The difference between a 3.5 and a 4 percent mortgage interest rate equals thousands of dollars over 30 years.

In the months leading up to buying a home, work hard on improving your credit, since the better your credit score, the better the interest rate will be on your loan. Some credit score-boosting strategies to try:

  • Pay down credit card balances
  • Correct errors that may be on your credit reports
  • Don’t open new credit lines
  • Maintain a clean payment history

The people who have the best homebuying experience are the ones who educate and prepare themselves and take the process seriously, says Garcia. Work with professionals who can help separate myths from truths, and you’ll be opening the door to your new home in no time.

Nashville’s Real Estate is still booming

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In case you hadn’t heard….Nashville is still booming! There has never been a better time

to buy and sell in this city. Sales for January of 2017 were at a record high, almost 12% over January 2016. Balanced growth is a continuing trend in the city. Couple that with a surplus budget and a terrific Mayor, and we have reason to think the real estate market will remain strong.

Just 10 years ago it was a stretch to find walkable neighborhoods. Now we have such great choices with trendy restaurants, exciting shops and urban housing.

5403 B Tennessee st. Nashville TN

The Charlotte corridor couldn’t be more exciting. From 51st Kitchen in the Nations to Mielat the edge of Sylvan Park, there are a number of high-end choices. There is no end of places for pizzas and burgers, and I personally can’t wait for EIO (I think that is“Everything is Organic”) touted to have some Gluten-Free, Dairy Free options. Anothernew restaurant is opening on 46th in Sylvan Park this spring and the menu looks delicious.It will be called “Answer” and is slated to open late March. At any rate, the Nations off Charlotte, Cleveland Park off of Gallatin, East Nashville, 12th South, The Gulch, Downtown living, Hillsboro Village etc. etc. all hold such great options for lovely walkable neighborhoods with scrumptious foods and tempting stores.At the same time we are blessed with gracious historic homes, contemporary homes and land with sweeping views just outside the city. When I drive around various areas of town with clients, the uniqueness of Nashville becomes so apparent, and I feel lucky to be here.

If I can help you “be here” or make a change, call me!

Dana Battaglia – Realtor
Christianson Patterson Courtney & Associates
Office – 615-202-7777 – Cell 615-504-9792
Tennessee Real Estate License # 265969

Nashville VitalSigns Report 2017

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Nashville VitalSigns Report 2017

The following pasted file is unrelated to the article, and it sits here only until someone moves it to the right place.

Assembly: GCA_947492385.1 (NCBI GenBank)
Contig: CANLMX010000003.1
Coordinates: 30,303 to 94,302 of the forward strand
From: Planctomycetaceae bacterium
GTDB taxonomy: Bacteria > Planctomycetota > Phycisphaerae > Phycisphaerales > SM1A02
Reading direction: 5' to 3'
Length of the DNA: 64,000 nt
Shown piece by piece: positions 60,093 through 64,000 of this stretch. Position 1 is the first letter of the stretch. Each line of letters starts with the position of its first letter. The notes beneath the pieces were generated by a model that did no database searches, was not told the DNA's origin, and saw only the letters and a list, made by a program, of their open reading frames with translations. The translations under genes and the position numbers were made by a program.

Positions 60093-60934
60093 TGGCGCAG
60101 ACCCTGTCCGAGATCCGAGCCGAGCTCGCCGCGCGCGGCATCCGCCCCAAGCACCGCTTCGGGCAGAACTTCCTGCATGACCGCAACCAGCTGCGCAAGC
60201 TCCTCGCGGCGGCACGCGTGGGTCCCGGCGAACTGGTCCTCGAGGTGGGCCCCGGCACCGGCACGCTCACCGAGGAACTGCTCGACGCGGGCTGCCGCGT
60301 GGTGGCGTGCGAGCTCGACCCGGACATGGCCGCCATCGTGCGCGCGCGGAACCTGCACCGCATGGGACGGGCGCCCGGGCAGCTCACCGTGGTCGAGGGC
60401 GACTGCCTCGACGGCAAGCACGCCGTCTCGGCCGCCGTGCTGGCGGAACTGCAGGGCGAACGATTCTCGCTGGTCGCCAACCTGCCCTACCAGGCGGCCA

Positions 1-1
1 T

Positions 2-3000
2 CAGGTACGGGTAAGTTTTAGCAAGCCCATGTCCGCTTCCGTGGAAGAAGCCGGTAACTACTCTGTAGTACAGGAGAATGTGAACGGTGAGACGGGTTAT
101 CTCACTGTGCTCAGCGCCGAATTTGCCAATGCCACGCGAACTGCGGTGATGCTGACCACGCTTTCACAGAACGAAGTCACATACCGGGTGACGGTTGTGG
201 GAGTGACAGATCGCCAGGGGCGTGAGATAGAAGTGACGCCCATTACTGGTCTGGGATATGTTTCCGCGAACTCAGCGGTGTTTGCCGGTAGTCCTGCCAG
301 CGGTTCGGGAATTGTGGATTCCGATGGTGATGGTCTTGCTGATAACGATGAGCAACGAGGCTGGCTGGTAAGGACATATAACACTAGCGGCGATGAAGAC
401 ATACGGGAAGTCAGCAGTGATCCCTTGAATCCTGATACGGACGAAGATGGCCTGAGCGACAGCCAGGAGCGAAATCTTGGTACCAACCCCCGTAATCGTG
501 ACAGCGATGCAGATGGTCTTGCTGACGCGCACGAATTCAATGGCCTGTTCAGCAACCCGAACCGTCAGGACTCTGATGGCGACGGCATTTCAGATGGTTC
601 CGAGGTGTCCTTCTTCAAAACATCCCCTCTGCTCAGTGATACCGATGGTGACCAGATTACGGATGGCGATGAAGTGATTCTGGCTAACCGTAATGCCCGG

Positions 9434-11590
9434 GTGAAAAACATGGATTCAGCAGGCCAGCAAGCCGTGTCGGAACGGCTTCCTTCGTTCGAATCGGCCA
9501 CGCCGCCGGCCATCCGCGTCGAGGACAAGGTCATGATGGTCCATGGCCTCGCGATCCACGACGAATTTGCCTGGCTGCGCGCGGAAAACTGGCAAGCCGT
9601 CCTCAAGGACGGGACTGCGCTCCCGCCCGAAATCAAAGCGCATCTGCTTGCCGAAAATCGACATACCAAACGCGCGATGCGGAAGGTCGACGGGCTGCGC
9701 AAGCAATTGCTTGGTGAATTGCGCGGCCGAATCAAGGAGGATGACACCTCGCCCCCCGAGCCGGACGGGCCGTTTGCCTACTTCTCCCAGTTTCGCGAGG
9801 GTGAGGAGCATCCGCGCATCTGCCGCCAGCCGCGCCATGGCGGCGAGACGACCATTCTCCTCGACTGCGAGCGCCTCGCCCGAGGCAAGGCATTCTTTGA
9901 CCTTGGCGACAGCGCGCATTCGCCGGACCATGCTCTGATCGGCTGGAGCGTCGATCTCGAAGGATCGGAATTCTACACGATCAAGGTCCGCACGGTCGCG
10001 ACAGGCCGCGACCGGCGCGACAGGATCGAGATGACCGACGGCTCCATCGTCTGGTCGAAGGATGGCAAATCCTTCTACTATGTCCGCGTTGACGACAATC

Nashville Chamber of Commerce

Ralph Schulz, President of the Nashville Chamber of Commerce, spoke to our firm this morning regarding the status of Nashville with regard to three things. They call it the VitalSigns report. The three factors are Advancing Regional Mobility, Improving Postsecondary Attainment, and Enhancing Health and Wellness. The stance they take is that the inter-connectivity of these three is critical.

Nashville is growing at a rate of approximately 71 people a day. Out of our 8 peer cities only Denver and Austin are anticipated to grow faster than we are.

Advancing Mobility is crucial to employers keeping their businesses in

Nashville, as well as continuing to attract new businesses here. We have to fund mass transit and make sure employees can get to work in a reasonable timeframe. The governor-proposed gas tax will be of help for maintenance, but we have some work to do to fund the major transportation needs.

While Nashville’s percentage of workforce with a 4-year degree and higher is in line with our peer cities, Nashville’s workforce is lagging behind a bit in level of education. The Chamber is hearing (as recently as a conference this past week in NY) that companies tend to relocate to cities where the workforce is educated and readily available.

However, the city is continuously improving and our reform for education is becoming a positive enough example that the UK just came here to study it!

And although we have more doctors per capita than the national average, we are also showing we have a greater prevalence of some chronic diseases such as COPD, Depression, Diabetes and Hypertension.

So those are the challenges, and we are working on them….On the

positive side we have strong components for workers to come here. Our cost of living is about 95% of the National average and the tax benefit to living here puts us about 106% above the National average.

That 10% advantage allows people to buy homes, pay off education and invest in businesses at a greater rate than in many other locations.